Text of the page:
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Table 6 Key points in the management of patients with rheumatological diseases in pregnancy

From: Managing pregnancy in inflammatory rheumatological diseases

With thorough pre-pregnancy planning, most pregnancies in women with infl ammatory rheumatic diseases are low-risk and have a favorable outcome.
Fertility is generally not affected by autoimmune rheumatic disease.
Systemic lupus erythematosus is the most widely studied rheumatic disease in pregnancy, and it is important to differentiate active lupus disease from pathophysiological changes of pregnancy.
Antiphospholipid syndrome is secondary to another autoimmune disease in 50% of cases. Anti-phospholipid antibodies are associated with an increased risk of thrombosis, fetal loss, pre-eclampsia, intrauterine growth restriction, and premature labor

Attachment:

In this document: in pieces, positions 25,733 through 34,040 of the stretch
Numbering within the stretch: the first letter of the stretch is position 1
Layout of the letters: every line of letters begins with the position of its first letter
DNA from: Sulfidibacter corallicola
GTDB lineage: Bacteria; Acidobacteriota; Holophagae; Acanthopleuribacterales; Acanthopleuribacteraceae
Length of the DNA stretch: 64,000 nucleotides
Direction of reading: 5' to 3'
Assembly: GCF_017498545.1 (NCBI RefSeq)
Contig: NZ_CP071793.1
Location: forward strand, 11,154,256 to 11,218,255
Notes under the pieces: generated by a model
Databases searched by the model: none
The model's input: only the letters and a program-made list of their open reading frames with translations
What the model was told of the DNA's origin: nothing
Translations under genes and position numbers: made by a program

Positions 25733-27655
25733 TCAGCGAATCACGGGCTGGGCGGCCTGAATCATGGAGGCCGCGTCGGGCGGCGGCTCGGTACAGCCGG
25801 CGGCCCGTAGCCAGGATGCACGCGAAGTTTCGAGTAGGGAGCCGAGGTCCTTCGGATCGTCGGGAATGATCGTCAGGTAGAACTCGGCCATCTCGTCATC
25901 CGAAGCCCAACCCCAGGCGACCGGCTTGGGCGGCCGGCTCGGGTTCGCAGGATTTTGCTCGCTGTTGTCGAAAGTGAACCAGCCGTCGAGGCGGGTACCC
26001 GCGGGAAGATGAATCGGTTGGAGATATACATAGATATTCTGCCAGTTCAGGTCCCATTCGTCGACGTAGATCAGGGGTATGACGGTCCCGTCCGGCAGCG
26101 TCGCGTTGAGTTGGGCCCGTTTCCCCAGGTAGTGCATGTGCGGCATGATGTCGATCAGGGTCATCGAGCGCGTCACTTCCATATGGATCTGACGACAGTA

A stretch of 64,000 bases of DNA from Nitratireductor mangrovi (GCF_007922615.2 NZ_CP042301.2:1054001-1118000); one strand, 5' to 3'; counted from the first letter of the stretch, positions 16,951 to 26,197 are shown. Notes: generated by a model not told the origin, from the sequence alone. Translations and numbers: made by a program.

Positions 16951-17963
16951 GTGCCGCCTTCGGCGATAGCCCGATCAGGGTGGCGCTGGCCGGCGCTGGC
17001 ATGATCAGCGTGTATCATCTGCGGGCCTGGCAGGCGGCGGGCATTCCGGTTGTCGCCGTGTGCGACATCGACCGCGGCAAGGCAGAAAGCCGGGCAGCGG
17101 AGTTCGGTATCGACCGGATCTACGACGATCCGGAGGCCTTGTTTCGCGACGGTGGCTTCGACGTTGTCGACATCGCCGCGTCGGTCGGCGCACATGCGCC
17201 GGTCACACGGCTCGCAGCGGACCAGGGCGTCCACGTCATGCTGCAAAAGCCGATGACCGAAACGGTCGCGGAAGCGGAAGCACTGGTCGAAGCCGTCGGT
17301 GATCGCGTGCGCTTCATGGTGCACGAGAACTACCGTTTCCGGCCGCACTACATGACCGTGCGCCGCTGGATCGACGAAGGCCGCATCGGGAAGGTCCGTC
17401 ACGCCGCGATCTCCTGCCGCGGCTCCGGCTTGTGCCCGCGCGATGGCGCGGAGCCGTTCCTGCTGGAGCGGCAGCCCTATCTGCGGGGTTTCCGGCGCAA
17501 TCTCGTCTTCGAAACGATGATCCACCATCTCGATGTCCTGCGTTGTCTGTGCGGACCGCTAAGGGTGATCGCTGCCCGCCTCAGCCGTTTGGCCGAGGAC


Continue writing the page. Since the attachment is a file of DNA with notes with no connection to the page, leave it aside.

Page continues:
Rheumatoid arthritis and Beh├žet disease usually improve during pregnancy but are still associated with a risk of flare in the postpartum period.
Disease at the time of conception is the most important factor in determining maternal and fetal outcome.
HELLP (hemolysis, elevated liver enzymes, and low platelets) and pre-eclampsia occur in women with autoimmune rheumatic disease (especially, antiphospholipid syndrome) earlier than in healthy women and must be distinguished from disease activity and treated appropriately.
Neonatal lupus is specific to mother with anti-Ro/La antibodies and can lead to irreversible congenital complete heart block, requiring a permanent pacemaker in affected children.
Drug therapy must be reviewed prior to conception and during pregnancy and breastfeeding in order to rule out any potential harmful side effects to the fetus/child.
Vaginal delivery is generally deemed safe. Cesarean sections are reserved for patients with obstetric complications.